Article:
Objective: To prospectively assess and describe the emotional, sexual, and QOL concerns of women with early-stage cervical cancer undergoing radical surgery.
Methods: Seventy-one women who were consented for radical trachelectomy (RT) or radical hysterectomy (RH) were enrolled preoperatively in this 2-year study; 52 women (33 RT; 19 RH) were actively followed. Patients completed self-report surveys composed of 4 empirical measures in addition to exploratory items. Data analyses for the 2 years of prospective data are presented.
Results: At preoperative assessment, women choosing RH reported greater concern about cancer recurrence (x=7.27 [scale from 0 to 10]) than women choosing RT (x=5.66) (P=0.008). Forty-eight percent undergoing RH compared to 8.6% undergoing RT reported having adequate "time to complete childbearing" (P<0.001). Both groups demonstrated scores suggestive of depression (based on the CES-D scale) and distress (based on the IES scale) preoperatively; over time, however, CES-D and IES scores generally improved. Scores on the Female Sexual Functioning Inventory (FSFI) for the total sample were below the mean cut-off (26.55), suggestive of sexual dysfunction; however, the means increased from 16.79 preoperatively to 23.78 by 12 months and 22.20 at 24 months.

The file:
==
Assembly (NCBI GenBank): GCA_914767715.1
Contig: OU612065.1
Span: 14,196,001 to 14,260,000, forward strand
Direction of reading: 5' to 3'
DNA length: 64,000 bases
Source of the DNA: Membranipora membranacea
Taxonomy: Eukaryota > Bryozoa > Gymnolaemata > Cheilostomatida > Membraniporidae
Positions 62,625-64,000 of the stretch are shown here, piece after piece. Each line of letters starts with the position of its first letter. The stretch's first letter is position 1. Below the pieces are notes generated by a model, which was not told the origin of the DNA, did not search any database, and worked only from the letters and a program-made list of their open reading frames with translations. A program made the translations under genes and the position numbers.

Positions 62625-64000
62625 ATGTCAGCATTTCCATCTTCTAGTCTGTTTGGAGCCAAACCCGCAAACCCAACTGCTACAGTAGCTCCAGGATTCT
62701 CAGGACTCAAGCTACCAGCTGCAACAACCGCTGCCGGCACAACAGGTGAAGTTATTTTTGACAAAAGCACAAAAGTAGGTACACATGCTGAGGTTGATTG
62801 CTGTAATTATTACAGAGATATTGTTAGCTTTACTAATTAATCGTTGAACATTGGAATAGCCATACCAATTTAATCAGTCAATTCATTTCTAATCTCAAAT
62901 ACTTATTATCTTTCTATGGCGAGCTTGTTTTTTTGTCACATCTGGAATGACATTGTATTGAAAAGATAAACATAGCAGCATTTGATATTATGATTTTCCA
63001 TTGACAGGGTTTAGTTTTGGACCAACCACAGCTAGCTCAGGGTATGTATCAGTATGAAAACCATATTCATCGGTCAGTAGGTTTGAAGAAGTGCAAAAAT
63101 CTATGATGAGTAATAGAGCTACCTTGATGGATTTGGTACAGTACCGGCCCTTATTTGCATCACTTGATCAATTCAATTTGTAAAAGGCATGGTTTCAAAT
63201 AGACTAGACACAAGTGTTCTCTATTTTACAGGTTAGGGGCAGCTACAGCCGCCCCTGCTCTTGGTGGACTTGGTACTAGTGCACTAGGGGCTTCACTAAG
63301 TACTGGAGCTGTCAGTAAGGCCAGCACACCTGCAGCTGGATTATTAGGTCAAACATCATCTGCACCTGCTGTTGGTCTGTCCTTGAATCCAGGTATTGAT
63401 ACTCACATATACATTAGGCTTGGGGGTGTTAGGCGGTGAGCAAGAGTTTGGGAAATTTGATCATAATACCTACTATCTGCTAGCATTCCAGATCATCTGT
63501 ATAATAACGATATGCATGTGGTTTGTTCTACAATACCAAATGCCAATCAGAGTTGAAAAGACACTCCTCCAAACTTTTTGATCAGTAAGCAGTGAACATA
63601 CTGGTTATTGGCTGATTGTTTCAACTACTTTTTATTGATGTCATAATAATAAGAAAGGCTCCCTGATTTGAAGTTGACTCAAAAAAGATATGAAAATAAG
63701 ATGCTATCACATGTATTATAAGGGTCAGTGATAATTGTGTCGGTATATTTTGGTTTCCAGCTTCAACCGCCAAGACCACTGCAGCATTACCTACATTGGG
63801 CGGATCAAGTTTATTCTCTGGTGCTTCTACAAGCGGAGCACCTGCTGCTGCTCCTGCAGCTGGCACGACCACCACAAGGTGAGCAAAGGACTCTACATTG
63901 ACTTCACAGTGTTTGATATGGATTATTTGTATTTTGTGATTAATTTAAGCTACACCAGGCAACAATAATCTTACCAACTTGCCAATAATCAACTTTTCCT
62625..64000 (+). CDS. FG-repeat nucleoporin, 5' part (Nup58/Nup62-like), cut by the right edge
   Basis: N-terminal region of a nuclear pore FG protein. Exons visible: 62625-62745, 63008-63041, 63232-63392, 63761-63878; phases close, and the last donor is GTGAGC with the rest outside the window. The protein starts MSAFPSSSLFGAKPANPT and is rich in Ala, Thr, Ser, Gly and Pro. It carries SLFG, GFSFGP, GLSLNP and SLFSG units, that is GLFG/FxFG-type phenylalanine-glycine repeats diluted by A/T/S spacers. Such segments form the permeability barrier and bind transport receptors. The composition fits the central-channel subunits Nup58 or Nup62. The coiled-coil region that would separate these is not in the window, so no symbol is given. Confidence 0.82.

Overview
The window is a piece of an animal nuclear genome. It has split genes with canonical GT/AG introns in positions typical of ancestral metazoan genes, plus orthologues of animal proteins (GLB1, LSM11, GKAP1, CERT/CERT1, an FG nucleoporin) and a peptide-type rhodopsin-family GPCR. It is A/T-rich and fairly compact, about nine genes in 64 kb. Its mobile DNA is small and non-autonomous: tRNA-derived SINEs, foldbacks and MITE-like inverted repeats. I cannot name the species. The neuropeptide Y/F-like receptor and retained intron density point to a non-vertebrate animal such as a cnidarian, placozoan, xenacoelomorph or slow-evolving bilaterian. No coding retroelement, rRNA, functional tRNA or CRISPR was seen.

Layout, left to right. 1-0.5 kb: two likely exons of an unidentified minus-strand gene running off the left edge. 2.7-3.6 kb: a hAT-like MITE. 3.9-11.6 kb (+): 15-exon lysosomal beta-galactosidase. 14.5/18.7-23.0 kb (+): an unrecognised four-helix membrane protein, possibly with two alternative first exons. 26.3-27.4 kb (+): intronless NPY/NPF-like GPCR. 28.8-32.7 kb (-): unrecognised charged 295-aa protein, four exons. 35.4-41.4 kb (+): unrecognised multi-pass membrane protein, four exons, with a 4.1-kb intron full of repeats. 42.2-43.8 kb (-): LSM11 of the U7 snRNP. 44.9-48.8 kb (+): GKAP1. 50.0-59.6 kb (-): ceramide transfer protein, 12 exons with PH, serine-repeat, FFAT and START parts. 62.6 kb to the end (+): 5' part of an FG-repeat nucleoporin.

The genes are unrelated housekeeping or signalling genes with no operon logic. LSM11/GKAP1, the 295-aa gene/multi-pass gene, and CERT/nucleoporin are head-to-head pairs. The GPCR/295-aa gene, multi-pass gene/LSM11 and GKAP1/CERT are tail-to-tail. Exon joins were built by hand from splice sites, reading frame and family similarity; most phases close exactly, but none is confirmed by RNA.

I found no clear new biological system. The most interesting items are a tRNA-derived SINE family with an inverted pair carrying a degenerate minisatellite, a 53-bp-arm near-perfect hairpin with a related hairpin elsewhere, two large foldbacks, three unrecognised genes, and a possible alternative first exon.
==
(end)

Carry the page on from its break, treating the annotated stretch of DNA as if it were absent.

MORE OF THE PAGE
Conclusion: Measurements of mood, distress, sexual function, and QOL did not differ significantly by surgical type, and instead reflect the challenges faced by young cervical cancer patients treated by RT or RH without adjuvant treatment. Points of vulnerability were identified in which patients may benefit from preoperative consultation or immediate postoperative support. Overall, patients improved during the first year, reaching a plateau between Year-1 and Year-2, which may reflect a new level of functioning in survivorship.
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